How It Works

Automotive alternators


Alternators are electromechanical devices that convert mechanical energy into alternating-current (AC) electrical energy. This process is useful in an automotive context as it allows the vehicle to self-charge its battery while being driven.

In an automotive alternator, the mechanical energy is delivered by the vehicle’s crankshaft, which rotates. This rotational energy is passed via a drive belt and pulley to the alternator, and replicates it in an internal rotor shaft.

The turning of the alternator’s rotor shaft causes an attached iron core, surrounding field winding and set of staggered magnetic claw poles to rotate at high speed (up to thousands of times per minute). This entire assembly is referred to as the alternator’s rotor, with it slotting into another element called the stator.

The alternator’s stator is a laminated soft iron, roughly spherical component wrapped with, typically, three sets of copper phase windings. The stator, unlike the rotor, is fixed in place, attached to the inside of the alternator’s housing. As mentioned, the rotor sits within the stator while it spins, with the two offset slightly to avoid any direct contact. As the rotor assembly rotates the staggered magnetic claw poles (with north and south poles alternating) generate a magnetic field. Because the field lines continuously change, however – due to the north-south polarity of the claw poles – the flux within the stator changes too, inducing an alternating current to flow through its phase windings.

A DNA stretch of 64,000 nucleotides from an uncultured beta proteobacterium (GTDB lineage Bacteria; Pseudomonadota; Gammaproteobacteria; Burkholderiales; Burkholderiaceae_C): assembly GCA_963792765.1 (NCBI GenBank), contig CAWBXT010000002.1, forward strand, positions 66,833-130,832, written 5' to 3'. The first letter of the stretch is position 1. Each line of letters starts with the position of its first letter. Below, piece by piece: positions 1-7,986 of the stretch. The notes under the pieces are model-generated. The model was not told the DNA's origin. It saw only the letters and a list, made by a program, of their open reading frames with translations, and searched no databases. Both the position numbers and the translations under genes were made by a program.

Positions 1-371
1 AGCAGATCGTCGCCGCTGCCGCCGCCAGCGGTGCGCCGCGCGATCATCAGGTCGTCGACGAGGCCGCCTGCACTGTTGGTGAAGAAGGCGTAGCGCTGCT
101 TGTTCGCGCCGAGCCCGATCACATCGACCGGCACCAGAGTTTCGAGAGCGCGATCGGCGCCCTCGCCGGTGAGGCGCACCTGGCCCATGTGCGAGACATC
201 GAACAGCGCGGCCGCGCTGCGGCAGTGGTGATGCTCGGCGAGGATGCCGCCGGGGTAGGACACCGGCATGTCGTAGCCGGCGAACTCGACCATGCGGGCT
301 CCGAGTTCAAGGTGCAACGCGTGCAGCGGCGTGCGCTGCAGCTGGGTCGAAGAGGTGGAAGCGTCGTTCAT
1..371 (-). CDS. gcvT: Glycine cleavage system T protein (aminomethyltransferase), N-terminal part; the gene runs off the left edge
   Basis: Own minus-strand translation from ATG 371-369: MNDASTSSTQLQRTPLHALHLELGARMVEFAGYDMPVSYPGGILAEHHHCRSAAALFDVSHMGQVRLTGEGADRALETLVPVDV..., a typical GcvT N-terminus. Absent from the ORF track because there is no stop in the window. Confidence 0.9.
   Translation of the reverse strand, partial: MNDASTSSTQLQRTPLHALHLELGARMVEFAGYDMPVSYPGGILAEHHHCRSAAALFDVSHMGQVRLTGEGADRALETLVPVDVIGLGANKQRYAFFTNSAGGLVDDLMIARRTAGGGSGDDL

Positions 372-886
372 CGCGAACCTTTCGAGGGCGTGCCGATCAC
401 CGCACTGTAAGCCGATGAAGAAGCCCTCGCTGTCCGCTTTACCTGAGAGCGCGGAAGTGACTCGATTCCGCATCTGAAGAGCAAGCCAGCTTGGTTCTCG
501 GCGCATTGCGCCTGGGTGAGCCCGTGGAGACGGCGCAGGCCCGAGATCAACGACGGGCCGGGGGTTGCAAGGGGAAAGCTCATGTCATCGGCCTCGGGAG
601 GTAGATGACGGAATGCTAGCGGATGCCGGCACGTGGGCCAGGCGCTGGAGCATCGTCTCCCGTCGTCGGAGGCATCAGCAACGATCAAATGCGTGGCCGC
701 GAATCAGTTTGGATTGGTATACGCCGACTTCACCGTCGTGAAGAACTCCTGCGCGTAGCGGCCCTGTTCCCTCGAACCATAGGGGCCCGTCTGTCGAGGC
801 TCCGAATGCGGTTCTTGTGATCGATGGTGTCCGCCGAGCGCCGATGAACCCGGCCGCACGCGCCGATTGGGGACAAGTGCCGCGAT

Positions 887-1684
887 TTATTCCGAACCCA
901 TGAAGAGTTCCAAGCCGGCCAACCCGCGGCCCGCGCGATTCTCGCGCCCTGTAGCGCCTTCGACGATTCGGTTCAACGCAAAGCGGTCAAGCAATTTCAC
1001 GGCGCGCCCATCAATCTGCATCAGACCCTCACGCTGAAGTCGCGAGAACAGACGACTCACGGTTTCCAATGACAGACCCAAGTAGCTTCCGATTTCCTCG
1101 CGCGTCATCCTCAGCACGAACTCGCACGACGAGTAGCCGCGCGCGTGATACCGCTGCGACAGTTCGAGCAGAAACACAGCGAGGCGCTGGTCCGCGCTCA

As the current in the stator’s phase windings is alternating, it needs to be converted into direct current (DC) for use in battery charging. This is achieved by feeding the alternating current in each phase winding through stator leads and into a set of diodes (two for each lead). Known as rectifiers, these diodes ensure that current flows in a single direction.

The total flow of direct current from each of the phase windings combined is controlled by a regulator unit. This prevents an excess of direct current from being fed into the vehicle’s battery – something that if left unchecked would cause it to overcharge and potentially explode.